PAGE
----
It’s funny to look at all the different numbers various studies come up with. Sometimes it’s difficult to know who to believe. I’ve learned to look for common trends in reports. For example, most reports agree that smart phone ownership is growing, which is boosting the amount of time that kids are using social media. But most reports also agree about the draw of the TV. What differs is exactly how many hours young people are spending on each medium.

It’s important to notice these differences among age groups. For example, if you look at most studies about 18-25-year olds, they don’t seem to watch as much traditional TV as other age groups. Maybe this is because a huge chunk of them are in a college dorm without cable or Satellite. My 19-year-old son lives in a dorm at Azusa Pacific University. When he watches TV, he’s usually streaming Hulu or Netflix on his laptop. Compare that to his grandpa who watches almost all television via DVR on his TV.

The one source that no ones seems to doubt is the Kaiser studies. In 2010 Kaiser released their most recent “entertainment media” study, a study released every 5 years and cited by almost every periodical, newspaper and medical journal. This report revealed that the average 8-18-year old in America watches over 4 hours of TV a day, listens to over 2 hours of music and spends over an hour online.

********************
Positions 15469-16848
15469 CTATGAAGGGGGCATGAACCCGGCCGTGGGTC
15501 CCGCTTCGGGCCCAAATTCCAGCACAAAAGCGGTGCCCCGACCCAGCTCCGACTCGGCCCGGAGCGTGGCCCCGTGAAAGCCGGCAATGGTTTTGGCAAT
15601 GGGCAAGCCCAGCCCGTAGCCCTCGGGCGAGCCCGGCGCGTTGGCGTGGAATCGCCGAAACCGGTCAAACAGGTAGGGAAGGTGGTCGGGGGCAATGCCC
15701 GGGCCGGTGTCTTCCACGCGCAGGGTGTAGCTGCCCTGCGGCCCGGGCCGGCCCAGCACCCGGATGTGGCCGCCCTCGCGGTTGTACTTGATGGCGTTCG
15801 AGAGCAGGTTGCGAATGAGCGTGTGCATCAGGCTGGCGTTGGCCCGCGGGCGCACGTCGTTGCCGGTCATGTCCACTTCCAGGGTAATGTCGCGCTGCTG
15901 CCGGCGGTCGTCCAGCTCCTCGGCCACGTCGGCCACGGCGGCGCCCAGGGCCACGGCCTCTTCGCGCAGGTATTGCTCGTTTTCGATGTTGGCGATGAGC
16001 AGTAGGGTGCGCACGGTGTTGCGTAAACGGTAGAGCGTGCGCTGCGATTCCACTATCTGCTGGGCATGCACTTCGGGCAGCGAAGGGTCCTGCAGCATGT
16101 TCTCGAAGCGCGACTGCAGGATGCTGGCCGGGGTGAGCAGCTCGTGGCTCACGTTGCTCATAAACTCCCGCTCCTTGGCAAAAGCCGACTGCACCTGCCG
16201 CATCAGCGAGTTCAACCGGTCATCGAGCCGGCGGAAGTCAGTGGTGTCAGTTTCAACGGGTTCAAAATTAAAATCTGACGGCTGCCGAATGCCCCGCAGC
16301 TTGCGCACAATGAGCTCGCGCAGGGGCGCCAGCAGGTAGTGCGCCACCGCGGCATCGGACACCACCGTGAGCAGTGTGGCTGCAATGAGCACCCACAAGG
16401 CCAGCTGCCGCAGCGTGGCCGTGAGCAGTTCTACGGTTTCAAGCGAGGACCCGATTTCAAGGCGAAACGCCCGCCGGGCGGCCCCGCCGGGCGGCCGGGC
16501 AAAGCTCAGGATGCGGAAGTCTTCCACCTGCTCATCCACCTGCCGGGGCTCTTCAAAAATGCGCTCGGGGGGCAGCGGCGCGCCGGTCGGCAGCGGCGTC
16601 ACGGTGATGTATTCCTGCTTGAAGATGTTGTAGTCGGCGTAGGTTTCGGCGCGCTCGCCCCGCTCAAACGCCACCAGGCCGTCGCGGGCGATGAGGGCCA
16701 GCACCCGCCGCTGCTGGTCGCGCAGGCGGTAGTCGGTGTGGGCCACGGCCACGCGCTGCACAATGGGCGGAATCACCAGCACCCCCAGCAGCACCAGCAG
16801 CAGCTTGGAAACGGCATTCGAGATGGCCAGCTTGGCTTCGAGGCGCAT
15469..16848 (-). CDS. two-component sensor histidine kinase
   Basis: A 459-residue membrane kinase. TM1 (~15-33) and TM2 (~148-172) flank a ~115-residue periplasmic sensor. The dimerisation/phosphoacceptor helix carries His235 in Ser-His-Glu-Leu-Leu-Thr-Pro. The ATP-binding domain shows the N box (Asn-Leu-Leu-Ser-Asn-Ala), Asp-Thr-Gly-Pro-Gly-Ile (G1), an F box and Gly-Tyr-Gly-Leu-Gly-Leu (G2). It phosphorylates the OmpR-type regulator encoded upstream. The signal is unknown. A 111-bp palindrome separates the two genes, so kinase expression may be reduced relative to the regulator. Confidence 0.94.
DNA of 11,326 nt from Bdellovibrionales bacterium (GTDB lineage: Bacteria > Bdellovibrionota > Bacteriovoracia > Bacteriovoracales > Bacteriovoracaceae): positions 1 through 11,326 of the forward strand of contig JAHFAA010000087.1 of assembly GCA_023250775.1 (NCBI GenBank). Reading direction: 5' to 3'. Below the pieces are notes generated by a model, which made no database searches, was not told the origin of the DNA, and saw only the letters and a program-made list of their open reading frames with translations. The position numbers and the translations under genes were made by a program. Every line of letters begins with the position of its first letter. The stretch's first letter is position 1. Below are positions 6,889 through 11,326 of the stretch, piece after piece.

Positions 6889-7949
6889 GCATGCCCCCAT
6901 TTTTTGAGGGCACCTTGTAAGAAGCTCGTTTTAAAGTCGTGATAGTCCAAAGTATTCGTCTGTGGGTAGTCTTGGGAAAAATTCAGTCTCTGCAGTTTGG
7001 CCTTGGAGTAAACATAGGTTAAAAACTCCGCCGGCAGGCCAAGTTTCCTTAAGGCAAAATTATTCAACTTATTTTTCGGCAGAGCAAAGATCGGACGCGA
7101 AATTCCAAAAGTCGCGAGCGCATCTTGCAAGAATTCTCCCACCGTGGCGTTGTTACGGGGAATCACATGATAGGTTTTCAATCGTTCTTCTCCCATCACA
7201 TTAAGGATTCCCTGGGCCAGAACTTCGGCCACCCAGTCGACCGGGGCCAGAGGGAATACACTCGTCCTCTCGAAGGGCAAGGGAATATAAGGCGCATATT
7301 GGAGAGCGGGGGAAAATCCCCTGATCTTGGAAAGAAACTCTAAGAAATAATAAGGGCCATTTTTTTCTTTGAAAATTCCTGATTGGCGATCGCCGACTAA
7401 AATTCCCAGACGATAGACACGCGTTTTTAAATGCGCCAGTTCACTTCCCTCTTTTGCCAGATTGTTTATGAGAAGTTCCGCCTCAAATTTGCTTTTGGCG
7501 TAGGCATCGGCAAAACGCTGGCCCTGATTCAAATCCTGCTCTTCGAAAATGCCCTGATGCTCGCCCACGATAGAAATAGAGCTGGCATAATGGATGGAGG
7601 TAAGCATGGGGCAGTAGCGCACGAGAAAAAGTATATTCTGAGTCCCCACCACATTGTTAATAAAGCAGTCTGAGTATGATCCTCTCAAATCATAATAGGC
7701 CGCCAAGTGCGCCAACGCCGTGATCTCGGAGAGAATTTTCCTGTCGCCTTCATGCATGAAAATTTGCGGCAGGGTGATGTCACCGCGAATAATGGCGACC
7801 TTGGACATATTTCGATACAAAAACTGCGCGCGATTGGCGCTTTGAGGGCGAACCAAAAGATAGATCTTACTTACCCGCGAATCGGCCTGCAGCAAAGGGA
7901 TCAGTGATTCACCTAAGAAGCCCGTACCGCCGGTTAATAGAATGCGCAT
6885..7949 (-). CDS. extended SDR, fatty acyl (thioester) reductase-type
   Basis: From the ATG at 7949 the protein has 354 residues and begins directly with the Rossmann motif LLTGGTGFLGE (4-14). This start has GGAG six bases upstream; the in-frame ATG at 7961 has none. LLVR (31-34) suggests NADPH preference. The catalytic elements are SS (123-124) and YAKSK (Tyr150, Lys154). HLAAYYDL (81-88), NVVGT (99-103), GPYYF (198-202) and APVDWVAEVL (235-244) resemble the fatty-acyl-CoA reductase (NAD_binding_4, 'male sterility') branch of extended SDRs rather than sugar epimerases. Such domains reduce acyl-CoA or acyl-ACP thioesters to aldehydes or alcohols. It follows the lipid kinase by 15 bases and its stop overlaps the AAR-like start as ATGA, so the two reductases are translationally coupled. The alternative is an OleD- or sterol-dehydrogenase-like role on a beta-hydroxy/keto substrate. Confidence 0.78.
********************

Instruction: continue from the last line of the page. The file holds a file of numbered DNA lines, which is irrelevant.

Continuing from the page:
The only problem? The report only comes out every 5 years!!!

So the last numbers we have are from the 2010 report, which are 2009 numbers. That’s 4 years ago. Back then, Pinterest wasn’t even on the map, and most teenagers didn’t own smartphones (now 74% of 25-34-year olds and 58% of 13-17-year olds do). What will the 2015 report reveal?

One thing for sure… and I’m sure no one would argue. Young people sure spend a lot of time in front of screens!

What about you?
What do you observe out of your kids?

Does TV consume more time from your teenagers than other screens?

Gaga Releases “Born This Way” Lyrics

Posted on: 01/28/11 11:33 AM | by Jonathan McKee

Lady Gaga’s Twitter fans received a tweet from her yesterday saying, “Maybe I should leak the lyrics to Born This Way today…” A few hours later, she released the lyrics to her song that will release February 13th.

MTV just covered the tweeting event, with the headline, “Gaga sings about love and equality…”

For those of you who haven’t heard, Gaga has become a huge advocate for LGBT (an acronym referring collectively to lesbian, gay, bisexual, and transgender people), specifically speaking against the military’s “don’t ask don’t tell,” and speaking loudly for LGBT rights, after all, she claims, they are “born this way.”

A glimpse at these newly posted lyrics:





David R. Smith– my good friend, co-author of my new book, and author of many of our Youth Culture WIndow articles (including the brand new expose’ about Lil Wayne launching this weekend) — and I talked this morning for about an hour about Gaga’s release of these lyrics and upcoming song. We discussed the ramifications of speaking out about this issue. It’s an emotional issue for some, a political issue for many.